Paraguay

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Persistent violations
  • The recruitment of children for military service[1](However, Paraguay has now set a minimum age of 18 on recruitment into the armed forces following a decision by the Inter-American Court of Human Rights.)
  • Juvenile justice: violence in prisons and the fact that children are not always separated from adults in detention centres[2]
  • The high rate of maternal and infant mortality caused by clandestine abortions[3]
  • Children in street situations[4]
  • The high number of child workers, particularly those working in domestic service, known as the “criadazgo” system[5]
  • Trafficking of women and children for the purpose of sexual exploitation[6]
  • The high number of unregistered children[7]
  • Discrimination against children from indigenous communities[8]
  • Discrimination against girls in the education system[9]
  • That the minimum age for marriage (16) is too low[10]
  • Domestic violence[11]
  • Sexual violence[12]
  • The use of toxic agro-chemicals that have led to deaths and illness[13]
  • Sexual and reproductive health education is inadequate[14]

For more details, go here

Footnotes
  1. Human Rights Committee, Inter-American Commission and Court, Rapporteur on the Rights of the Child of the Inter-American Commission on Human Rights
  2. UN Special Rapporteur on torture and inhuman or degrading treatment
  3. UN Committee on the Rights of the Child, UN Human Rights Committee, UN Committee on Economic, Social and Cultural Rights, UN Special Rapporteur on the sale of children, child prostitution and child pornography
  4. UN Committee on the Rights of the Child, Inter-American Commission on Human Rights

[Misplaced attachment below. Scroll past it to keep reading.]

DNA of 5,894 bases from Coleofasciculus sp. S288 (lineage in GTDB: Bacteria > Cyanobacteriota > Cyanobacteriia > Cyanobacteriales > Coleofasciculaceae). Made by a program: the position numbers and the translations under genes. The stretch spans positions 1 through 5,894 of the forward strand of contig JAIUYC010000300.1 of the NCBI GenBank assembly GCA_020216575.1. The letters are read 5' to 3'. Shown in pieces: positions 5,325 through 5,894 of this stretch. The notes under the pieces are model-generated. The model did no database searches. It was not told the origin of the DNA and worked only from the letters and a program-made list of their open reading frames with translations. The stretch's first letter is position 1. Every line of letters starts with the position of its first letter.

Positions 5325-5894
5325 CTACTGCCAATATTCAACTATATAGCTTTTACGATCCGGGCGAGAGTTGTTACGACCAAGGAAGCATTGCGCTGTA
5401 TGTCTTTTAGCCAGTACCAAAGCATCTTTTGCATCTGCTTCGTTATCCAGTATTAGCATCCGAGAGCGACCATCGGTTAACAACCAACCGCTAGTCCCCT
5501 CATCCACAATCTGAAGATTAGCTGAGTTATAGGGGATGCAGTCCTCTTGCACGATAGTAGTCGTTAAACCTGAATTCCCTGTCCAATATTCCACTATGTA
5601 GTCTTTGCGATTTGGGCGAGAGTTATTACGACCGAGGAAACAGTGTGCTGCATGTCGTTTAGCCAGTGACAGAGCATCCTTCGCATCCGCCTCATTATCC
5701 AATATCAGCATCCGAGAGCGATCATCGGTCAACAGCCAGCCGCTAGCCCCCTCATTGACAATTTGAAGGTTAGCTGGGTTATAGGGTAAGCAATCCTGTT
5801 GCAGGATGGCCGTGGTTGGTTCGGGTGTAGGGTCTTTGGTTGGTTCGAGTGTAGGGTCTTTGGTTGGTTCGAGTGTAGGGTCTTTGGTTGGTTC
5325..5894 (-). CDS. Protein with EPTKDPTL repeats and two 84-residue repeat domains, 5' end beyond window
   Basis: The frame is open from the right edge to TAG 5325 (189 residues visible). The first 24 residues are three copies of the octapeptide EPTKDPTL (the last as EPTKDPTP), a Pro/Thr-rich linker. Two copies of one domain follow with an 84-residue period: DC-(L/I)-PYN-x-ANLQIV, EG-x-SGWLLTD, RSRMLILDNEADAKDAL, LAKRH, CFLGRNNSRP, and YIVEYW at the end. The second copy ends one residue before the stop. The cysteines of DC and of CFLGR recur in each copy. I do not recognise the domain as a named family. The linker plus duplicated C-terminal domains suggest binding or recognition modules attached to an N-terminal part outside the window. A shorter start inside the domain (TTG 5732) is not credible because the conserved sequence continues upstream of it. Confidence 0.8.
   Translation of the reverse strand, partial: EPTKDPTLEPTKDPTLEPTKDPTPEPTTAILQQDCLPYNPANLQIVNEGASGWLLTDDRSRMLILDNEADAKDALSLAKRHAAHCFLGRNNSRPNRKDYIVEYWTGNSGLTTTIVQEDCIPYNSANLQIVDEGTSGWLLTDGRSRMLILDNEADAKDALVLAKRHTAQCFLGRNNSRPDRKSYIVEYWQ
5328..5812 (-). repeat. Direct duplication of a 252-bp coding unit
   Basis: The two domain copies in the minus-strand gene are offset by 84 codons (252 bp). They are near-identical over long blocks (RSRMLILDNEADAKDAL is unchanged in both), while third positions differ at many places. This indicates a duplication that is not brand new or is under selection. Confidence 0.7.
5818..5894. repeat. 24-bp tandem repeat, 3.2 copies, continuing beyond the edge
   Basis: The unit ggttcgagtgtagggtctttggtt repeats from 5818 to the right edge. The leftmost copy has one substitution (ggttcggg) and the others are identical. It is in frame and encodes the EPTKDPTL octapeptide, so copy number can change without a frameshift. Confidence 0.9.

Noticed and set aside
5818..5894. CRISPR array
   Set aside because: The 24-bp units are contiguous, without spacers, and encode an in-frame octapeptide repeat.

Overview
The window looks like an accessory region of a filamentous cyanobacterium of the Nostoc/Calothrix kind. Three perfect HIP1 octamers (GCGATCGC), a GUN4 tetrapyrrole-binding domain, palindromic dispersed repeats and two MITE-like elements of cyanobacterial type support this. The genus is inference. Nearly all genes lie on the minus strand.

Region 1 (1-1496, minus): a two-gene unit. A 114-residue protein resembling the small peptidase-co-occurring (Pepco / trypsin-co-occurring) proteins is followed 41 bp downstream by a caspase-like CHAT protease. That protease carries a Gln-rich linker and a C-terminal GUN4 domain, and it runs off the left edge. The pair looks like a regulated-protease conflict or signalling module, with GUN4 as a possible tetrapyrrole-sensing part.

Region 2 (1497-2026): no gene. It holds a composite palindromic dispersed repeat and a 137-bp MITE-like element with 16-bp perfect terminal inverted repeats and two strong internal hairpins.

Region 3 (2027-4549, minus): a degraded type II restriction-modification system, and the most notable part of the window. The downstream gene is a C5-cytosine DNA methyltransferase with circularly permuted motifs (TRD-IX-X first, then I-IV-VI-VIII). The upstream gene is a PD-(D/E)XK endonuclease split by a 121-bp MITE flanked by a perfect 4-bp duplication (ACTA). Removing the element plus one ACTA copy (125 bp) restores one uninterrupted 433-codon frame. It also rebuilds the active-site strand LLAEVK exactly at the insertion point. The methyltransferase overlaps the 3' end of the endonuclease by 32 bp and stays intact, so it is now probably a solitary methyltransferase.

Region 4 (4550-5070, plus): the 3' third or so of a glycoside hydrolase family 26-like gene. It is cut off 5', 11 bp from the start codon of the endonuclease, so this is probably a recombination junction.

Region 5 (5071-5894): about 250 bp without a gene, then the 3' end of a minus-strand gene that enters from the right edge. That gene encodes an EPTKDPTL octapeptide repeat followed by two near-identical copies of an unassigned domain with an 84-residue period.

5. UN Committee on the Rights of the Child, UN Human Rights Committee, UN Committee on Economic, Social and Cultural Rights, UN Committee on the Elimination of Discrimination against Women, Special Rapporteur on the sale of children, child prostitution and child pornography, UN Special Rapporteur on the Right to Education
  6. UN Committee on the Rights of the Child, UN Human Rights Committee, UN Committee on the Elimination of Discrimination against Women, UN Special Rapporteur on the sale of children, child prostitution and child pornography
  7. UN Committee on the Rights of the Child, UN Human Rights Committee, UN Special Rapporteur on the sale of children, child prostitution and child pornography
  8. UN Committee on the Rights of the Child, UN Special Rapporteur on the Right to Education, Inter-American Court of Human Rights, Committee on Economic, Social and Cultural Rights
  9. UN Committee on Economic, Social and Cultural Rights, UN Committee on the Elimination of Discrimination against Women
  10. UN Committee on the Rights of the Child, UN Committee on the Elimination of Discrimination against Women
  11. UN Committee on the Rights of the Child, UN Committee on the Elimination of Discrimination against Women, UN Special Rapporteur on the sale of children, child prostitution and child pornography
  12. UN Committee on the Rights of the Child, UN Committee on the Elimination of Discrimination against Women, UN Special Rapporteur on the sale of children, child prostitution and child pornography
  13. UN Committee on the Rights of the Child, UN Committee on Economic, Social and Cultural Rights, UN Special Rapporteur on the adverse effects of toxic and dangerous products and human rights
  14. UN Committee on the Rights of the Child, UN Special Rapporteur on the Right to Education



Introduction

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The second smallest country in the Southern Cone of South America, Paraguay is landlocked between Bolivia, Brazil and Argentina. Following decades of dictatorship, this democratic republic remains politically unstable, and is still seen as a haven for drug smuggling and money laundering. In relation to children’s rights, some of the most prominent issues include a low minimum age of criminal responsibility, children working in domestic labour and trafficking.

Geography